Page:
The Skewing Forces
To achieve a lateral rail movement, allowed by floating rail installation, · magnitude of the lateral horizontal wheel force (skewing or straight side thrust forces) shall be larger than the wheel vertical load times the coefficient of friction between the rail base and the top of crane runway girder (Figure 7).
The analytical determination of the crane skewing forces is the "grayest" area among the present design codes and specifications.
AlST Technical Report No. 6 (TR 6) and CMAA Specification #70 propose oversimplified approaches.24 TR 6 considers only lateral forces at the four corners of the bridge frame due to dynamic asymmetry. CMAA Specification #70 provides a skew force factor as a function of ratio of the crane span to the wheelbase.
None of these documents provide determination of the steering force. which basically creates the crane rotation in the horizontal plan and causes friction (grinding) between the wheel flanges and the rail head.
Skewing forces determined by using the above documents, in most cases, do not exceed the value of crane vertical load multiplied by the coefficient of the friction, which mean that no lateral slide of the rail should be expected and there is no reason to make floating rail installations. However, the grinding of the rail head and wheel flange is observed due to friction of skew-positioned wheels during the crane motion, regardless of the "fixed" or floating" rail installation.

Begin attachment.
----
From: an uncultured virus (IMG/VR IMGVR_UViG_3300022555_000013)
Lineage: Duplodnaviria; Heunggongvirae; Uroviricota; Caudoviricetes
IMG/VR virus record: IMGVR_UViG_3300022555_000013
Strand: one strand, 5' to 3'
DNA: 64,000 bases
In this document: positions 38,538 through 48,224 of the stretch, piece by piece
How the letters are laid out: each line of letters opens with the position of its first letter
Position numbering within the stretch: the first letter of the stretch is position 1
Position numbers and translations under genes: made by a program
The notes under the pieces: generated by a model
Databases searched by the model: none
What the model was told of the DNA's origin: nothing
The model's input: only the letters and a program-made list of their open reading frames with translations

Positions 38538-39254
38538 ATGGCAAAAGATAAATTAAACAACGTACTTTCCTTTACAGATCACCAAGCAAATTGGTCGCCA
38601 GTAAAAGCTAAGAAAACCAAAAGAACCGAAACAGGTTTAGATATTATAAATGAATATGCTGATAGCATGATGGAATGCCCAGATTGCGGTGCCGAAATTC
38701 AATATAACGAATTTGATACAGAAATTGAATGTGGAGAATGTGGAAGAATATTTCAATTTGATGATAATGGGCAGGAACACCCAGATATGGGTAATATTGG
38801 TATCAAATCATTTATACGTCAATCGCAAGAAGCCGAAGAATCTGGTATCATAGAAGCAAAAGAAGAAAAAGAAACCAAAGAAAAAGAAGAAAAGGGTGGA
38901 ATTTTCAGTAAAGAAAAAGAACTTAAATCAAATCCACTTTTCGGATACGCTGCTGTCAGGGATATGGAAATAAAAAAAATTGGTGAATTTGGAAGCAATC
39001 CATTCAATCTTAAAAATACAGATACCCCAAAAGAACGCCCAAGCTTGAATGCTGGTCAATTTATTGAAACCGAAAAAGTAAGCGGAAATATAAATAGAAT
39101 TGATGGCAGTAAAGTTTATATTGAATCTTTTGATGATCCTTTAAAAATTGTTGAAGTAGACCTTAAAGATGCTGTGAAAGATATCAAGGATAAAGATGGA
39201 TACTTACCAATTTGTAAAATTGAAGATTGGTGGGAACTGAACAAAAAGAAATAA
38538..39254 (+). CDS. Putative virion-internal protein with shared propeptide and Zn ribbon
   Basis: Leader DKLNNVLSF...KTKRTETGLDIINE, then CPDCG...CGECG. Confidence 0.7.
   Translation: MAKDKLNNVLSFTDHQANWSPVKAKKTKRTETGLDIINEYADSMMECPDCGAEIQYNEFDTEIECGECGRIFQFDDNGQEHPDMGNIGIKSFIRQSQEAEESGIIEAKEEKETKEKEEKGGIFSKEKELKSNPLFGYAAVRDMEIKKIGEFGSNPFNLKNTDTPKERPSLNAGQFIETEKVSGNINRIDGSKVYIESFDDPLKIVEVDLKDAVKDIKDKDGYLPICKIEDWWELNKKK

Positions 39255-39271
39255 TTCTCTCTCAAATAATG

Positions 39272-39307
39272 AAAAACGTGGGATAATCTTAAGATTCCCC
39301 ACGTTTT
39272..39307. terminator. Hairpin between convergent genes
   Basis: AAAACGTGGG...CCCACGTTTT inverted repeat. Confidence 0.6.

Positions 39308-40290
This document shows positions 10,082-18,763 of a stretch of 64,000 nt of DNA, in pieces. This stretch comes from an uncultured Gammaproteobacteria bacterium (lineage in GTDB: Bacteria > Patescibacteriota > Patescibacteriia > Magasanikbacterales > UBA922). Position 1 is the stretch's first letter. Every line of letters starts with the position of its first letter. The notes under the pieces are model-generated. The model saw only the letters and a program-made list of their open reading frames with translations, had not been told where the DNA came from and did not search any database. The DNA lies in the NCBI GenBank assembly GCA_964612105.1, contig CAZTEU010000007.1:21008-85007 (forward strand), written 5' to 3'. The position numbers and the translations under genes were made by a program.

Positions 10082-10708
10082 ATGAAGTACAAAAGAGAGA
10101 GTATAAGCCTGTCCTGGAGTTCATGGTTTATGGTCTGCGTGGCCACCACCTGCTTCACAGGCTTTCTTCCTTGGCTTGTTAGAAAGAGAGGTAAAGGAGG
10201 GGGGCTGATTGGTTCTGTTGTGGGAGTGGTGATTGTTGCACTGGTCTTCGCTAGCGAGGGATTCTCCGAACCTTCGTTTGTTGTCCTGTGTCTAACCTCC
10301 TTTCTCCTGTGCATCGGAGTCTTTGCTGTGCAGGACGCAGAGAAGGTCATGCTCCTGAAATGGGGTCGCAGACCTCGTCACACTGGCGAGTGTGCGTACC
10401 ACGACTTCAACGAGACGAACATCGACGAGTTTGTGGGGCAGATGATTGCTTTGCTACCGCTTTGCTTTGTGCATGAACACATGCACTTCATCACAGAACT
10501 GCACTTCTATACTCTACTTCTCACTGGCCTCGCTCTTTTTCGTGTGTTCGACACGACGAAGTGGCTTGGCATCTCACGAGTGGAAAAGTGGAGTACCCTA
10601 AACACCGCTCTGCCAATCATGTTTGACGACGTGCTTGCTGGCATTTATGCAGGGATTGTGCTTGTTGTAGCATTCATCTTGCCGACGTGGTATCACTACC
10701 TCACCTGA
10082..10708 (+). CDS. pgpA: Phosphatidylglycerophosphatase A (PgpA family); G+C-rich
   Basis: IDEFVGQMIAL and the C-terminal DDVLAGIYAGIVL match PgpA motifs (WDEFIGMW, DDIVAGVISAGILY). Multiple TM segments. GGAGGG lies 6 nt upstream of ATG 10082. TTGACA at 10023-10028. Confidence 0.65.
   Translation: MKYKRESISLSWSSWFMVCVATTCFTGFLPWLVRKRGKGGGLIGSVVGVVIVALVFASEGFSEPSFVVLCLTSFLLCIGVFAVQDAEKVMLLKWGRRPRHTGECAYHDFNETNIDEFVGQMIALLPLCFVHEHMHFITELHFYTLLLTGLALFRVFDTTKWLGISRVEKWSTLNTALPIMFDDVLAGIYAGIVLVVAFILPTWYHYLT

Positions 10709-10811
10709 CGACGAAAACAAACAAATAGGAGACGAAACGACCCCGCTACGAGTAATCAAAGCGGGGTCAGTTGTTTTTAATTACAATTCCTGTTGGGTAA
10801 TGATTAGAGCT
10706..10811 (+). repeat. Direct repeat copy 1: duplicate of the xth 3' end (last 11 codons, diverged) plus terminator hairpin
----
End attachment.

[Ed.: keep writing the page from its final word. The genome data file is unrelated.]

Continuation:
AIST Technical Report No. 13 (TR 13) does not address the skewing forces at all.1 It is hoped that the extremely conservative TR 13 straight side thrust provisions would cover the effect of skewing force. There is no evidence of the structural failures of buildings designed per TR 13 , except broken rail clip-to-girder connections found during periodic crane runway inspection, which show a significant magnitude of skewing forces.
A more accurate determination of the skewing forces is offered by title German Standard DIN 15108.9
If the crane takes a skew position relative to the crane runway, a contact (steering) force is produced on the front wheel flange, and the remaining crane wheels develop reactive lateral forces to resist the crane rotation in the horizontal plane. (Figure 8).
The magnitude of the steering force is a function of the skew angle. The larger the skewing angle, the larger the coefficient of contact friction of the wheel angle against the rail head. This coefficient of friction fluctuates from 0.09 to 0.30. The steering lateral force at the front wheel, determined in accordance with this approach, could achieve a significant magnitude, which would be large enough to move the rail in the lateral direction, if it is permitted. Figure 8 shows a skewing force diagram for the 16-wheel, 250--ton ladle crane, developed using the DIN 15018 approach. The steering wheel force of 121 kips is large enough to cas e the lateral movement. of the rail.
The field observations of the floating rail installations confirmed the rail lateral movements and this creates a valid concern about the accuracry of the skewing force prediction byTR 6 and CMAA.